ANZ's chief executive says a slowing global economy, particularly in Asian markets, is presenting headwinds for the group.
Announcing the major bank’s first-quarter profit yesterday, ANZ CEO Shayne Elliott said that although the group’s underlying businesses in Australia remain strong, he sees challenges ahead driven by the volatility in international markets.
“There’s undoubtedly going to be some challenges as a result of the slowing global economy and, in particular, the slowing Asian economy,” Mr Elliott said.
He added that ANZ is taking a view that the environment it is working in continues to be volatile and “a little uncertain”, and the best thing that the major lender can do to be prepared for that and to mitigate some of that is be “really, really tightly managed in terms of our resourcing”.
“So there’s a big item here in terms of cost management and we saw [in the] first quarter absolutely some great outcomes in terms of that, and that will continue to be a focus. But, equally, it’s also about capital efficiency and making sure that every dollar of our capital is wisely allocated,” he said.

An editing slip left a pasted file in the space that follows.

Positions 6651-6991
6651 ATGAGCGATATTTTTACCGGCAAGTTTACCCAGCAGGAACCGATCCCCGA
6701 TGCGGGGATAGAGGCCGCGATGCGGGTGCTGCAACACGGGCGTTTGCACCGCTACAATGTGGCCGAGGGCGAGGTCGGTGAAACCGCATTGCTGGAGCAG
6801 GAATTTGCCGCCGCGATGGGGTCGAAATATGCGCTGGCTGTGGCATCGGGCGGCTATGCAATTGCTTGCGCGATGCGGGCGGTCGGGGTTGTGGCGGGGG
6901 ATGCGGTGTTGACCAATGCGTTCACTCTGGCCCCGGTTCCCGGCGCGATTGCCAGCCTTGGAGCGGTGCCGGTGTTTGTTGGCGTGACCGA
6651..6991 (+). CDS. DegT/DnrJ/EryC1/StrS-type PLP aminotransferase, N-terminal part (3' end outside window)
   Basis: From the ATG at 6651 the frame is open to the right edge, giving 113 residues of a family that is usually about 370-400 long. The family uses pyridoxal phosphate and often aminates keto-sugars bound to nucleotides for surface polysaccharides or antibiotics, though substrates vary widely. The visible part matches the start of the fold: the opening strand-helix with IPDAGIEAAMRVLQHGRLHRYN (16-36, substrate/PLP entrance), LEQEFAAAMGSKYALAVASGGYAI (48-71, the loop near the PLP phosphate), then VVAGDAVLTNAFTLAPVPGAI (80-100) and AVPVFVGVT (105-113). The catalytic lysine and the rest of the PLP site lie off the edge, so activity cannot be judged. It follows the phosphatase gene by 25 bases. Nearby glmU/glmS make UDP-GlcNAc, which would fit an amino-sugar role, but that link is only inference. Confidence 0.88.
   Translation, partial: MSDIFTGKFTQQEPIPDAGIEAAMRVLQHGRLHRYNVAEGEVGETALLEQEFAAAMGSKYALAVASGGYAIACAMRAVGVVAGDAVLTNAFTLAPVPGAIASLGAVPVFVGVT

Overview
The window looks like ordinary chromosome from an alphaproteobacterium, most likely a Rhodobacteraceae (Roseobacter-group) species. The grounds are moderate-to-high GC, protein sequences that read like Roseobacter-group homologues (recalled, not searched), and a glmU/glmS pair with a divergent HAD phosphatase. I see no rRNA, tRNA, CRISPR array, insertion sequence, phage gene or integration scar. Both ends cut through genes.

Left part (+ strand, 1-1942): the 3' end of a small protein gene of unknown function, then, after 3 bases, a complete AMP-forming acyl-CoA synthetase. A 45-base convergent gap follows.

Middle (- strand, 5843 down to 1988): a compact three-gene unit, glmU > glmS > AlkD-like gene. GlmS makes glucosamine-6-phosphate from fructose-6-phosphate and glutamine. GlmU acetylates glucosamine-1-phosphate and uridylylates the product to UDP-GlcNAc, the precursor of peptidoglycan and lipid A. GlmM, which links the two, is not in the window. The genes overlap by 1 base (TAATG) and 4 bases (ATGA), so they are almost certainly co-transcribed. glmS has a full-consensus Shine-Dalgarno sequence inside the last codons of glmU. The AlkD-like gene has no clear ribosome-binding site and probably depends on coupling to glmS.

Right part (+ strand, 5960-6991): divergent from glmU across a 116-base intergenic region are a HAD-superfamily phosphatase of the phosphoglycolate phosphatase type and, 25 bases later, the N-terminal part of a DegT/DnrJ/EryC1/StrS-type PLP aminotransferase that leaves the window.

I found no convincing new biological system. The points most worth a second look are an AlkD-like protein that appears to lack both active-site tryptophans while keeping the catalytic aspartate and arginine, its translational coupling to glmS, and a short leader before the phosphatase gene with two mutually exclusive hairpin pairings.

Mr Elliott said that while Asian markets have been slowing for some time, 2016 has so far seen more volatility than the bank expected.
“Some of those conditions have been a little bit more difficult. And so where does that hit? It tends to hit in the manufacturing base across Asia-Pacific which today is in South-East Asia, most predominantly Indonesia. And that absolutely is having an impact in terms of our credit books. And we’ve started to see that in the recent weeks and we’ve flagged that in our result update,” he said.
ANZ posted a $1.85 billion cash profit for the three months to 31 December 2015, up 4 per cent on the prior corresponding period.
“The Australian and New Zealand economies are performing well with low interest and exchange rates supporting the transition to more balanced growth following the commodities boom,” Mr Elliott said.
“We have seen very good performances in our retail and small business segments, however, corporate borrowing demand remains subdued. The domestic credit environments were stable, although there are pockets of weakness associated with low commodity prices,” he said.
Mr Elliott noted that funding costs for banks and corporates that borrow in the capital markets have risen “in a fairly material way”.
“You’ve seen that some of that has meant that there has been a repricing in certain parts of the economy,” he said. “So that’s absolutely real and we’ll see where that plays out.”
ANZ’s APRA Common Equity Tier 1 (CET1) ratio was 9.4 per cent at 31 December 2015.
The bank noted that, excluding the impact of the 2015 final dividend payment, the CET1 ratio increased 45 basis points compared to 30 September 2015, primarily driven by organic capital generation and assisted by the Esanda portfolio sale.
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